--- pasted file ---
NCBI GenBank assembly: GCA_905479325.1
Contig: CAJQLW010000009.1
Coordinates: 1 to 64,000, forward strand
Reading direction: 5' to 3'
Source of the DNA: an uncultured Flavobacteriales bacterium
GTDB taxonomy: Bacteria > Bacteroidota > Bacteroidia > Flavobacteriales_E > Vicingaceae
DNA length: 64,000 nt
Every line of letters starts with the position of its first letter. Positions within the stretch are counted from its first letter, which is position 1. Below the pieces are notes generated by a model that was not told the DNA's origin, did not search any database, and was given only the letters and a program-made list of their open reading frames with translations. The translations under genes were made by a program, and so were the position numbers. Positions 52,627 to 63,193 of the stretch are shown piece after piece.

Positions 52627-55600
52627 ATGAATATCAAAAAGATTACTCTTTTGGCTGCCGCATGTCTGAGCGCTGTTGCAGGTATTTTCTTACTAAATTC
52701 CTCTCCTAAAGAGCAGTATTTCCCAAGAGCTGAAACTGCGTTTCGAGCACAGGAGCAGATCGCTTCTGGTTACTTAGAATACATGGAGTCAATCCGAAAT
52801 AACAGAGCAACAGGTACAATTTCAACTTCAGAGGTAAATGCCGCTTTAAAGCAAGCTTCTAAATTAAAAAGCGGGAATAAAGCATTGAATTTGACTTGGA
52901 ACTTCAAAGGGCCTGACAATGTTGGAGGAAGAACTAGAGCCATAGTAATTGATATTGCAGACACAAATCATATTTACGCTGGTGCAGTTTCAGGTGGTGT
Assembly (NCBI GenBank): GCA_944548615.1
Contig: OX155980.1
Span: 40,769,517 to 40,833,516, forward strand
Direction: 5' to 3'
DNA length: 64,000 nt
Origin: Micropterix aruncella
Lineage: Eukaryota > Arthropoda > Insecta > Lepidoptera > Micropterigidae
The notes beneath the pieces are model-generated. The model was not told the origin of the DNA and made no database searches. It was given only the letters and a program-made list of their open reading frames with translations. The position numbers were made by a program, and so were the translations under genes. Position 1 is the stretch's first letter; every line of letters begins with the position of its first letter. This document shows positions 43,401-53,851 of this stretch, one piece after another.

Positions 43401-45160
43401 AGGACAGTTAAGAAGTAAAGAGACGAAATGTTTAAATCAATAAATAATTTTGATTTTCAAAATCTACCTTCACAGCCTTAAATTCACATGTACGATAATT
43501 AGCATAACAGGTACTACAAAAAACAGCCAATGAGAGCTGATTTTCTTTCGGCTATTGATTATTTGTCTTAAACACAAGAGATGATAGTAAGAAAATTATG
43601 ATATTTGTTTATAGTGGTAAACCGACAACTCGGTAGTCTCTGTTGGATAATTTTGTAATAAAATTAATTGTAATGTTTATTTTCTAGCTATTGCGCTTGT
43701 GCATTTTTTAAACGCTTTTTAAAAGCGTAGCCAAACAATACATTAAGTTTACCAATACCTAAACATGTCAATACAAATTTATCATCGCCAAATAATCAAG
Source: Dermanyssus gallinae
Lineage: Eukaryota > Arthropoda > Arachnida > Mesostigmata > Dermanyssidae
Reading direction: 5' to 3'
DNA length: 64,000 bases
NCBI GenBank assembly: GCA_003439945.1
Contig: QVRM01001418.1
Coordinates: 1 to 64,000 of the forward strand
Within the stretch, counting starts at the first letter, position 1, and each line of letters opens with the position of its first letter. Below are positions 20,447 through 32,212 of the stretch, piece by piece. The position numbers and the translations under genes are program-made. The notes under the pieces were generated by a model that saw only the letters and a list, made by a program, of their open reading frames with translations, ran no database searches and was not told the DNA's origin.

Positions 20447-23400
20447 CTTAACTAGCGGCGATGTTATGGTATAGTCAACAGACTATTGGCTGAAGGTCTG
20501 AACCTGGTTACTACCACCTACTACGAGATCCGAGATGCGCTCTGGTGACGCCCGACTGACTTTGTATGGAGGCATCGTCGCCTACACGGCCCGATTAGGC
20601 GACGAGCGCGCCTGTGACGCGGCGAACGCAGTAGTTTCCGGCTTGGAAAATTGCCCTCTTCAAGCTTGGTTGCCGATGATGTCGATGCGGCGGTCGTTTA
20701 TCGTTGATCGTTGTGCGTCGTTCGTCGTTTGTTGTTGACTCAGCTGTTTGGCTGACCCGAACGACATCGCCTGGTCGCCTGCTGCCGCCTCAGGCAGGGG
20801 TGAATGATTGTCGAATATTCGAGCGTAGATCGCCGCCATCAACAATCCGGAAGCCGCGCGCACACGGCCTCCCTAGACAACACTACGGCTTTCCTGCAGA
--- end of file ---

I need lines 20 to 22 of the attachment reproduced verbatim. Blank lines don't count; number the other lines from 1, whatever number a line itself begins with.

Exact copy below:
Lineage: Eukaryota > Arthropoda > Insecta > Lepidoptera > Micropterigidae
The notes beneath the pieces are model-generated. The model was not told the origin of the DNA and made no database searches. It was given only the letters and a program-made list of their open reading frames with translations. The position numbers were made by a program, and so were the translations under genes. Position 1 is the stretch's first letter; every line of letters begins with the position of its first letter. This document shows positions 43,401-53,851 of this stretch, one piece after another.

Positions 43401-45160